White Skins/Black Masks: Representation and Colonialism

By Gail Ching-Liang Low | Go to book overview

7

LOAFERS AND STORY-TELLERS

In chapter two, we saw how the ideological figure of the 'boy' is invested with unconscious desire. The privileging of boyhood functions in Haggard's adventure narratives as a mythic-text of Empire by enabling an easy transition from the innocence and youth of the boyish adventurer to an inheritance of the newly discovered world. Representing a world unsullied by the decadent corruption of age and civilisation, the boy-child is necessarily the only figure capable of returning to or founding a brave new (colonial/pastoral) world. At the end of the last chapter, we located another figure invested with desire, that of the policeman/spy whose crossing of cultural boundaries promises a colonial identity without lack-a subject of knowledge in the face of difference and alienation. In this chapter, I shall end my exploration of Kipling with yet another such figure, the loafer.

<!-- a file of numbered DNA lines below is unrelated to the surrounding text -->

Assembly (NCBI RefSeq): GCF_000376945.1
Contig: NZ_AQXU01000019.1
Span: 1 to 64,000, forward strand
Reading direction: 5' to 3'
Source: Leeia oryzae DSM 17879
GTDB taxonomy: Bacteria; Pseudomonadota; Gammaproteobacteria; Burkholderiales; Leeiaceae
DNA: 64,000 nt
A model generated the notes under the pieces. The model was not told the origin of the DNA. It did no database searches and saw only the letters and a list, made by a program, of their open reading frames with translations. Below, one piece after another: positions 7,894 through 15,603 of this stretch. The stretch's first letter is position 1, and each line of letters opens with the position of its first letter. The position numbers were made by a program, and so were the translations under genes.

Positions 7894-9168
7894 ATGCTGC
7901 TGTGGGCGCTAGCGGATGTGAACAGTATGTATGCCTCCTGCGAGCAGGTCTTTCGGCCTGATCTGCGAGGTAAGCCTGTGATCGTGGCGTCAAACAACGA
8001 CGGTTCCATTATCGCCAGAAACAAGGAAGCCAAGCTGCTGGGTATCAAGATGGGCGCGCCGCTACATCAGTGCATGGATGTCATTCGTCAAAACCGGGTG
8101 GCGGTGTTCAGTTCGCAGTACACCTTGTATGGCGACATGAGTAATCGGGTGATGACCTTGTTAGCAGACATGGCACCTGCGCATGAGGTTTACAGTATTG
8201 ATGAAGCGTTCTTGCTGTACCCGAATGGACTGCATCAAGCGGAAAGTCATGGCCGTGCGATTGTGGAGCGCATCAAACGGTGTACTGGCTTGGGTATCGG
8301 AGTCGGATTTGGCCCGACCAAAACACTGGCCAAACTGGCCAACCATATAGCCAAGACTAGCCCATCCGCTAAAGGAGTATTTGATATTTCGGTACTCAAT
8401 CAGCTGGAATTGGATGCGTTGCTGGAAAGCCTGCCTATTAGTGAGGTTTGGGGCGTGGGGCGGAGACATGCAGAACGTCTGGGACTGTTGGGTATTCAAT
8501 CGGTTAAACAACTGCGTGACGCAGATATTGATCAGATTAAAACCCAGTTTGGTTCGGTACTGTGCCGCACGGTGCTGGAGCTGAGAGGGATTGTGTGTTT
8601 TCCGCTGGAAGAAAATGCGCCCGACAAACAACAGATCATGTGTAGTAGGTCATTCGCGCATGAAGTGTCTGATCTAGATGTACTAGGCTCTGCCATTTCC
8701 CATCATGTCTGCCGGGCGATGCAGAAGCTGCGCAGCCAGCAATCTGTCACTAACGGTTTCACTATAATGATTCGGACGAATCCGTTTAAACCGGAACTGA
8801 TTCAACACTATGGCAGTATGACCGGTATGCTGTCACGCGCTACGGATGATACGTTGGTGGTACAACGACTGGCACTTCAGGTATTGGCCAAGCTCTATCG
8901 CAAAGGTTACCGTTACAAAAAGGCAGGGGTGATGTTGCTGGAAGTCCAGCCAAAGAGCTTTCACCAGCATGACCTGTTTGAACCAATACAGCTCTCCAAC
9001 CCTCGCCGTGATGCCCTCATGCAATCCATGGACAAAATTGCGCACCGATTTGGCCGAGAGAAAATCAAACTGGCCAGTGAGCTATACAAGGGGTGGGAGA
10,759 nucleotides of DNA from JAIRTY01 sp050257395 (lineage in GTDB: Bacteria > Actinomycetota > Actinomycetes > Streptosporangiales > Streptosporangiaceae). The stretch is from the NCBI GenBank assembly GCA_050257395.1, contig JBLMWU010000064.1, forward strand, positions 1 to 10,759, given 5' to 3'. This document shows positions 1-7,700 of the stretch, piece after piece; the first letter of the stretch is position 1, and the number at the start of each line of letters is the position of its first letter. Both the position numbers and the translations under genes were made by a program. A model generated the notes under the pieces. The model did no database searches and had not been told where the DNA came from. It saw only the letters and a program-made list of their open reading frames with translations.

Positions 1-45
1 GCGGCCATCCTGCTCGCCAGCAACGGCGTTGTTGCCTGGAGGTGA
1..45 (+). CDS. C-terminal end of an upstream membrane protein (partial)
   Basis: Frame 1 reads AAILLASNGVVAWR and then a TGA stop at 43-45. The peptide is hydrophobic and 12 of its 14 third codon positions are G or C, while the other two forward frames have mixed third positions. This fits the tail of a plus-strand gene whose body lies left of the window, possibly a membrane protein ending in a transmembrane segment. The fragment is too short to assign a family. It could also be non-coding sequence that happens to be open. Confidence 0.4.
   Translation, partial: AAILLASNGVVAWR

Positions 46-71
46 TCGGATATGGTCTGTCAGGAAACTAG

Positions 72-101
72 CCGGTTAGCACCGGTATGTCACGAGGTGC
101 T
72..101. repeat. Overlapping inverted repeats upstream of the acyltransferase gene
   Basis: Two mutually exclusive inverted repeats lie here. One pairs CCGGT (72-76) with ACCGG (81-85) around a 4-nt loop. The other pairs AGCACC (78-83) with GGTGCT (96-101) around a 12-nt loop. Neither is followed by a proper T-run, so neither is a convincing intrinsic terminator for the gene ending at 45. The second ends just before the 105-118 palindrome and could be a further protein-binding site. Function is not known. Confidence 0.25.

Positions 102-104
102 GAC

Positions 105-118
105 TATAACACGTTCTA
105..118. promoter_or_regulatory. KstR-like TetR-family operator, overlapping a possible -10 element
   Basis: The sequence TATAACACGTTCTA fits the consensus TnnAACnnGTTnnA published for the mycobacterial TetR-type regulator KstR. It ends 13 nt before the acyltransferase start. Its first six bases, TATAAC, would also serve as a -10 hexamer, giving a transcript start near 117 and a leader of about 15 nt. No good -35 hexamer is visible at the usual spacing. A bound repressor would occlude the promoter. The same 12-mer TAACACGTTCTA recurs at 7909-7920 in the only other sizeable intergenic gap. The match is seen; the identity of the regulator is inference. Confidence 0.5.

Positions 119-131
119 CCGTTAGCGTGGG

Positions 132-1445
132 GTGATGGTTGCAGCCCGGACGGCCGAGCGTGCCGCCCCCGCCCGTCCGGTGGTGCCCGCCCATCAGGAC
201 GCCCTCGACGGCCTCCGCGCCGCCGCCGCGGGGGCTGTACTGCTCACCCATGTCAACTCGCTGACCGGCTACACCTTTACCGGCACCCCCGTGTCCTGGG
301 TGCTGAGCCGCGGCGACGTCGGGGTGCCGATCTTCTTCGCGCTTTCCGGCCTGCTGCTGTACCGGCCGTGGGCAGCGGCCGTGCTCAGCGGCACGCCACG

The loafer presents a perennial source of fascination in Kipling's early stories; on the one hand, the loafer represents the complete opposite of sanctioned figures of authority such as colonial policemen or district officers, and on the other, he represents the logical extension of the very modes of cultural transgression that give figures like Strickland and Kim their special status. The loafer is different from the boy in Haggard's fiction because he is characterised as cynical and machiavellian rather than as innocent; he is different from the boy-spy in Kipling because his energies are not harnessed by the state for law-enforcement. He is a character who appears repeatedly in Kipling's narratives as one who rejects fair play and advocates colonial exploitation. In contrast to the district officers who uphold selflessly the ideals of the imperial cause, loafers are vagrants and confidence tricksters who live by their wits and their ability to exploit the situations and the people they come

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White Skins/Black Masks: Representation and Colonialism
Table of contents

Table of contents

  • Title Page iii
  • Contents v
  • Illustrations vii
  • Acknowledgements ix
  • Note on Spellings xi
  • Introduction 1
  • Part I 11
  • 1 - Body/Border Lines 13
  • 2 - The Dominion of Sons 36
  • 3 - Mimesis of Savagery 66
  • Transitions 104
  • Part II 111
  • 4 - The Colonial Uncanny 113
  • 5 - The City of Dreadful Night 156
  • 6 - The Colonial Mirror 191
  • 7 - Loafers and Story-Tellers 238
  • Conclusion 264
  • Notes 269
  • Bibliography 277
  • Index 291
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